Chicken meat is an extremely popular and affordable source of animal protein, and each Australian now consumes approximately 43 kilograms of it every year. But chicken is also uniquely prone to making people ill, due to contamination with bacteria.
Most people would know chicken meat can cause Salmonella infections, but there is a lesser known yet more common bacteria that also loves chicken meat and can make you ill.
Campylobacter actually causes very similar clinical illness to Salmonella, but is less likely to cause outbreaks (defined as two or more people infected after eating a common food or meal) so gets less publicity than the outbreak-prone Salmonella.
Making you ill
Campylobacter recently caused a stir in the United Kingdom, after a survey found eight out of ten portions of poultry meat sold in supermarkets there were contaminated. The situation in Australia is likely to be similar although limited recent data have been published.
Campylobacter is, in fact, one of the leading causes of gastroenteritis from food around the world. Infection with this bacteria results in diarrhoea, abdominal cramping, and fever lasting up to a week. And while it’s rarely fatal, it can also result in chronic illnesses, such as reactive arthritis, irritable bowel syndrome, and Guillain–Barré syndrome.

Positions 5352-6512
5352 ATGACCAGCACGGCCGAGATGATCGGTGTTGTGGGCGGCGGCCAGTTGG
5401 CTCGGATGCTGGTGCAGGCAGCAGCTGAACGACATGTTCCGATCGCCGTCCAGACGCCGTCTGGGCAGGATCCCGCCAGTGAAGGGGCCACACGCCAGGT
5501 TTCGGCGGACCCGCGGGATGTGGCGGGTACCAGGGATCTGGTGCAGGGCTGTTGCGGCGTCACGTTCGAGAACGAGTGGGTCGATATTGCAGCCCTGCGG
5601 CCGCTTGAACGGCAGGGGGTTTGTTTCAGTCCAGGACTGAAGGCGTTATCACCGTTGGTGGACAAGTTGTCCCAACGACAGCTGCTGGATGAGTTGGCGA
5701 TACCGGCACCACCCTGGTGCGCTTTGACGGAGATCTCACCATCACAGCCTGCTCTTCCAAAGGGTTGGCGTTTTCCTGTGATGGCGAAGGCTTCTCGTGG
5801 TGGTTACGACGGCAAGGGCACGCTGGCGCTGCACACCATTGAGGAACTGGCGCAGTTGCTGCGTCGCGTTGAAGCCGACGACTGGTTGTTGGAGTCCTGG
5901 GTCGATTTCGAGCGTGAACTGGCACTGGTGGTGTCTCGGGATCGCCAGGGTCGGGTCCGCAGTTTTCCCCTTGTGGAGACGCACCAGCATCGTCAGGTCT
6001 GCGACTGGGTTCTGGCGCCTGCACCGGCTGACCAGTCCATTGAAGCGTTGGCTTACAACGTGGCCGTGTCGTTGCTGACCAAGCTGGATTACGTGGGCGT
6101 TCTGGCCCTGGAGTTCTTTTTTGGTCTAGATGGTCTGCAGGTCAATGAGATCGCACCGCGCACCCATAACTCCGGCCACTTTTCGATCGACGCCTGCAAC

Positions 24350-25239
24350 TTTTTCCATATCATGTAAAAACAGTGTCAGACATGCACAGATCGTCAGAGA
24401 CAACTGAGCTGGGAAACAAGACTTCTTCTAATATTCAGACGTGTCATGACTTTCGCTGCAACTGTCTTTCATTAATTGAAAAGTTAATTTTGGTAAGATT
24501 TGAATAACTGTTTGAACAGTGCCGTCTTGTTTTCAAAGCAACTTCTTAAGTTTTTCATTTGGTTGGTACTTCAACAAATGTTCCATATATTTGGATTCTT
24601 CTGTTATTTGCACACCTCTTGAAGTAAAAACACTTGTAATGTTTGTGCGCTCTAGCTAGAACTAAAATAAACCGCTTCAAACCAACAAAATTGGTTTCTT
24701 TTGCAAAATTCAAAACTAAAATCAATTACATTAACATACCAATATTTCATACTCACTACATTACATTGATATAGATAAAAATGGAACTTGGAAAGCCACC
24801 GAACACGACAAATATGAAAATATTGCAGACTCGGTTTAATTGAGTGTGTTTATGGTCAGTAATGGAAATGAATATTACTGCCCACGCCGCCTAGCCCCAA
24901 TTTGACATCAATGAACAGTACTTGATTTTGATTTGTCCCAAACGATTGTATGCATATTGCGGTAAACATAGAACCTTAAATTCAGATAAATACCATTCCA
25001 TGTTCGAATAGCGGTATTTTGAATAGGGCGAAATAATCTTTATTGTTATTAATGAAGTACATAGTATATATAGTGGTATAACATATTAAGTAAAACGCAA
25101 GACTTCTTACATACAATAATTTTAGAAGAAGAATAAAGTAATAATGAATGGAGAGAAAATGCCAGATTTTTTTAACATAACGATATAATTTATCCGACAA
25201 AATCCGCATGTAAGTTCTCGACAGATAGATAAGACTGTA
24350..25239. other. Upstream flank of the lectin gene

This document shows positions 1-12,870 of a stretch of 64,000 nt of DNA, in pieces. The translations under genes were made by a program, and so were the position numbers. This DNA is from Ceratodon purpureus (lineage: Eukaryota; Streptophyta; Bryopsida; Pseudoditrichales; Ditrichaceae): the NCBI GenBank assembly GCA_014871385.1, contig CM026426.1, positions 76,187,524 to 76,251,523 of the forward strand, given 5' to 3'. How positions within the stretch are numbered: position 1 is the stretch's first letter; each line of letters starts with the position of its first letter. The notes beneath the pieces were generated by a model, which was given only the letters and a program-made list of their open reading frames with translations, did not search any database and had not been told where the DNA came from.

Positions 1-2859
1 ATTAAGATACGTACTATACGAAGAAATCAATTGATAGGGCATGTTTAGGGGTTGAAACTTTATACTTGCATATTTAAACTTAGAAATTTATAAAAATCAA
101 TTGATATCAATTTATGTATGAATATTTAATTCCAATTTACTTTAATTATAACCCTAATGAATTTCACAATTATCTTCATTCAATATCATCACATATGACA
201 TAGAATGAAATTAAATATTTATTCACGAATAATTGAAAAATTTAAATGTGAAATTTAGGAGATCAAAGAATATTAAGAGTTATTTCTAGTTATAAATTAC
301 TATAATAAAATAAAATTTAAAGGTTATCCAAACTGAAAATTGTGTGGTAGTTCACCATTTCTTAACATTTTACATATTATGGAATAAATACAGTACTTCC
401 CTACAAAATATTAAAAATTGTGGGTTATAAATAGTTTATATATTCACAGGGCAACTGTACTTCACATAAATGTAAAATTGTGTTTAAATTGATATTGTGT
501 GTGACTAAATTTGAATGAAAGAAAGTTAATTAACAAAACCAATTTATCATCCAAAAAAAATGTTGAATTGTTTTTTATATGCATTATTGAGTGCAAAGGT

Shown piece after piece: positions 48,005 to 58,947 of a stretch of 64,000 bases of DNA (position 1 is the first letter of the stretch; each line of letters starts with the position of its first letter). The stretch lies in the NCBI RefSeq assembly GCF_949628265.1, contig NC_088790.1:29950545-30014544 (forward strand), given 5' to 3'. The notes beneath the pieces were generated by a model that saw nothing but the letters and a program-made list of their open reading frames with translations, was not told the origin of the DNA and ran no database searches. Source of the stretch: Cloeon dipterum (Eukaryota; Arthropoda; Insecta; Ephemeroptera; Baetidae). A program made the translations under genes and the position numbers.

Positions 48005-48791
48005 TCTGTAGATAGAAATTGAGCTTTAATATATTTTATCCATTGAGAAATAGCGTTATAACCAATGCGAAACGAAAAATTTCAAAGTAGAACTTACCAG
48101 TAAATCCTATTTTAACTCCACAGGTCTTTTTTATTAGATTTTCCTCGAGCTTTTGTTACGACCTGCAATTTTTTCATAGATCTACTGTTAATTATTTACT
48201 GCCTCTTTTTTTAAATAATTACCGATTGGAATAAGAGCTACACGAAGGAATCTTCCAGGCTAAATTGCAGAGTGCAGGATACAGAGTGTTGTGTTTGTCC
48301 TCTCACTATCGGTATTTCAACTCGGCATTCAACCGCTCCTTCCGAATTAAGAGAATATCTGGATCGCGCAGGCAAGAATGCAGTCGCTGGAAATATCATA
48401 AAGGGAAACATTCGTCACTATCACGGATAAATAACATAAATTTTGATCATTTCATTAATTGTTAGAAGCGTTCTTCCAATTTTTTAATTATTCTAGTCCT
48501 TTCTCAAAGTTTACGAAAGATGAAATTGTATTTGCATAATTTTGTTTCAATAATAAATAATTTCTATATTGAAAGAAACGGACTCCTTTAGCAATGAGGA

You can become ill from Campylobacter after eating contaminated foods, having close contact with infected animals or people, or by drinking contaminated water or unpasteurised milk. The link between contaminated chicken meat and Campylobacter infections in humans is not new, but it is possible to reduce the risk.
Consider the case of New Zealand. In the mid-2000s, that country had among the highest rates of Campylobacter infection in the world. Studies examining the causes of infection highlighted contaminated chicken meat as the main source.
In 2006, advocacy by New Zealand public health professionals led to improved controls, including interventions by the chicken meat industry and government, resulting in dramatic declines in infection. Since that time, New Zealand has conducted surveillance of molecular strains of Campylobacter to understand the sources of infections and monitor interventions in the food supply.
Australia has had consistently lower rates of Campylobacter infections than New Zealand, but higher incidence than countries such as the United States.
State-based health departments in Australia have actually reported a steady increase in cases in recent decades, although there has been a decline in the last couple of years as shown by the figure below.